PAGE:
I think that after I achieved DXCC/cw I wasn't quite as keen on QSLing anymore. That's really an important part of the hobby, however, so I always felt a little guilty about not being 100% responsive. Besides my own QSLs I had to keep up on the ones for my FISTS club, K7FFF. Since I'm now being more active on the bands this issue has risen up again. Lucky us in the digital age, I can now QSL through radio waves, literally, well if I'm using my Wi-Fi connection, hi.

Or can I? I just signed up for eQSL and tried (for a second time) to sign up for LOTW. Accepted by the former (but not yet authenticated), rejected by the latter. Why rejected? That's a long story, but to keep it short, there is not currently and really hasn't been a functioning radio regulator in Costa Rica for, oh say, about 2 years. The old Control Nacional de Radio went kaput back then during a big government re-org and its duties were folded up under SUTEL (I forget what the acronym translates to, but it's essentially responsible for all telecommunications activities in the country). SUTEL probably has about one guy, if that, working on ham radio issues and thus everything ground to a halt.

Ticos (citizens) have not been able to renew their ham licenses the last couple of years. Those regulations were just released about a month ago but they still haven't had the renewal form approved by whomever approves such things so that they can send it to the banks where hams will pay the new (higher) fee.

Thus, if you are a foreign ham you can just about forget about seeing a reciprocal permit for some time to come. We are last on the list. They could surprise us all and issue something next week, but believe me, I'm not holding my breath. Under the advice of long-time Tico hams, such as TI5KD, I continue to operate TI2/NA7U knowing that the radio police are not going to suddenly break down the shack door and confiscate my rig.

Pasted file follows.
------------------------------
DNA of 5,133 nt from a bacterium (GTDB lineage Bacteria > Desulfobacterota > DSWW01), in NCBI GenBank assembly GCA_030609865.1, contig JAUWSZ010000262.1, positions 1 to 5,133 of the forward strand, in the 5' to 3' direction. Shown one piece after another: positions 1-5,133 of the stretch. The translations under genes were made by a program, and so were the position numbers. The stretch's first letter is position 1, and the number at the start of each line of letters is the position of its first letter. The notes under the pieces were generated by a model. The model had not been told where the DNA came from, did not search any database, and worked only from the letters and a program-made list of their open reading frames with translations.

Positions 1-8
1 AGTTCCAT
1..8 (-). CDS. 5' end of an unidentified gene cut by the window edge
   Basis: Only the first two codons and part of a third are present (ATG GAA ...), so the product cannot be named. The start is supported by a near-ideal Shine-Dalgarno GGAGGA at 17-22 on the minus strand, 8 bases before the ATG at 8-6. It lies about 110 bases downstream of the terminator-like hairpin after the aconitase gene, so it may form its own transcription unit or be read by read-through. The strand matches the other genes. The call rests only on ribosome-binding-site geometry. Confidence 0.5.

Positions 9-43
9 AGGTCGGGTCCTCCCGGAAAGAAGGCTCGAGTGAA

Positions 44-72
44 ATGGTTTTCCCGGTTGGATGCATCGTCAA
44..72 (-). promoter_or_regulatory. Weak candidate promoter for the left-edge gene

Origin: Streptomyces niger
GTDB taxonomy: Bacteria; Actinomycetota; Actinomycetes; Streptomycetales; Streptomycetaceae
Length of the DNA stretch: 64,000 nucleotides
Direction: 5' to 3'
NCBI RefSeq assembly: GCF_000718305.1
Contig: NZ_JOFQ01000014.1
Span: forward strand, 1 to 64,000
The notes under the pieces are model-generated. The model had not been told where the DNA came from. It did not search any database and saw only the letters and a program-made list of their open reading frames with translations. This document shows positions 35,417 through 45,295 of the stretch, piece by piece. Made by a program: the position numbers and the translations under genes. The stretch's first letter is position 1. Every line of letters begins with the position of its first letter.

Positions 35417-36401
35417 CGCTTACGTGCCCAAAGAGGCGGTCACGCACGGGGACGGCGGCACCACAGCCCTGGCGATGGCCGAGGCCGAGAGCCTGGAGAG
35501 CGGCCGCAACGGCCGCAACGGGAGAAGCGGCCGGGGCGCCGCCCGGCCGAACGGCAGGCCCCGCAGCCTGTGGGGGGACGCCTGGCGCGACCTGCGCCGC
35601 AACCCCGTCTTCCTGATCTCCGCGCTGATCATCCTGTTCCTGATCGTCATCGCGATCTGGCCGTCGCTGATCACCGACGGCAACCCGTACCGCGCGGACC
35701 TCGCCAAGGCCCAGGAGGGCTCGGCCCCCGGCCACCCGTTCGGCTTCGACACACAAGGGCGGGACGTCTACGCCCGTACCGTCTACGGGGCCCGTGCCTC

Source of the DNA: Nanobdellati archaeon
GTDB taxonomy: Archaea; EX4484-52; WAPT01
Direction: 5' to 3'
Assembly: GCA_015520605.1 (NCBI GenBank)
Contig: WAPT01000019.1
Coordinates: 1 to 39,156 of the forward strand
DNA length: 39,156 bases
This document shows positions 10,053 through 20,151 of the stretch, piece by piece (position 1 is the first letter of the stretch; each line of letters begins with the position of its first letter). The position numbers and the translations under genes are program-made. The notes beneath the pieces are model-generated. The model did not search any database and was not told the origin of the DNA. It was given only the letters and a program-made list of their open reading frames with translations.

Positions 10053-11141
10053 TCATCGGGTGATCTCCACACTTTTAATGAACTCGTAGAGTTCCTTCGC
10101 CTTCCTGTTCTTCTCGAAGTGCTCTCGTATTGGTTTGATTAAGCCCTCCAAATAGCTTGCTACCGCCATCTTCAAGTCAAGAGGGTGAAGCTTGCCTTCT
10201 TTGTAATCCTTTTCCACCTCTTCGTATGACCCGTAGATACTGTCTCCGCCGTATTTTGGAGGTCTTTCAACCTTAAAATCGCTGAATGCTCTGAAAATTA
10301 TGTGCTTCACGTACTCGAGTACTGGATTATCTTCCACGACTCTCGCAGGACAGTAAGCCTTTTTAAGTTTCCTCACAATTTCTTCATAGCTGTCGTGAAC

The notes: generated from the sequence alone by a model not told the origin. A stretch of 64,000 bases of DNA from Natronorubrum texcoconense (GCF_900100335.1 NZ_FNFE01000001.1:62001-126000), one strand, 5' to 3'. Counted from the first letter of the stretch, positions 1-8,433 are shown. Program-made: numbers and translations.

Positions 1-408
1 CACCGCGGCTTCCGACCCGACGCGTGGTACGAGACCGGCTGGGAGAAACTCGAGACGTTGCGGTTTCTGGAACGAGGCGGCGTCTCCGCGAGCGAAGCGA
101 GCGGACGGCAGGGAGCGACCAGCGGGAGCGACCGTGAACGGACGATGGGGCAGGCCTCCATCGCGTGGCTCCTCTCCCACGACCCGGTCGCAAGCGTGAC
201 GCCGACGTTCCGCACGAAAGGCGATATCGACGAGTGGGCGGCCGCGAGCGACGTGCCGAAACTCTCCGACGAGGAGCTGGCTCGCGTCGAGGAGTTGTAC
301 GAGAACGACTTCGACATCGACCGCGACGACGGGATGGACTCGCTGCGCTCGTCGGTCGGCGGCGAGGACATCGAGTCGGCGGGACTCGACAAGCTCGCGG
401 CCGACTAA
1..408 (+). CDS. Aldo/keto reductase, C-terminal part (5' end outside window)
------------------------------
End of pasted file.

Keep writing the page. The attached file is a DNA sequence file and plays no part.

So, you can see where this is going with respect to eQSL and LOTW. LOTW understands the situation and at least before today they had issued memberships to some foreign TI operators here, but now have a policy that those are on hold until the CR regulatory stuff is cleared up. I'm still waiting for a reply from eQSl to see what they say since I don't seem to fit under their 3 options for authentication. They may be more flexible. It's also possible since they gave me my account under TI2/NA7U that the authentication code they mail to my Stateside address will simply work once I get it e-mailed to me.

This situation ticks me off a little. To me ham radio is a hobby. It's not a commercial enterprise except for equipment manufacturers, radio book authors, and organizations such as ARRL. Why all the red tape and the over-the-top security clearance procedures from LOTW? Obviously, CR is going to eventually come out with new regulations, they are not going to stop licensing their amateurs. Costa Rica is not suddenly sometime soon going to stop being a DX country. So, why can't the ARRL/LOTW folks just issue provisional memberships to hams in my situation until it's cleared up?

Meanwhile, QSOs with me will be QSL'd via my QSL manager, Dan Keefe, W6WU or you can use eQSL and I think they will soon be authentic.  Hope to QSO/QSL you soon!

73,  Casey, TI2/NA7U


  1. Good evening Casey, so it would seem that even over the net there is the dreaded "red tape"

  2. Michael, it needn't be. The ARRL really doesn't get the Internet. They seem to be mentally stuck somewhere in the 70s. To create such an onerous security system for everyone is ridiculous. It would be far easier to simply forge 100 DX cards in this day and age than to crack a simple password-protected web portal. I think I'll be sticking with eQSL exclusively.


Thanks very much for your comment! 73, Casey


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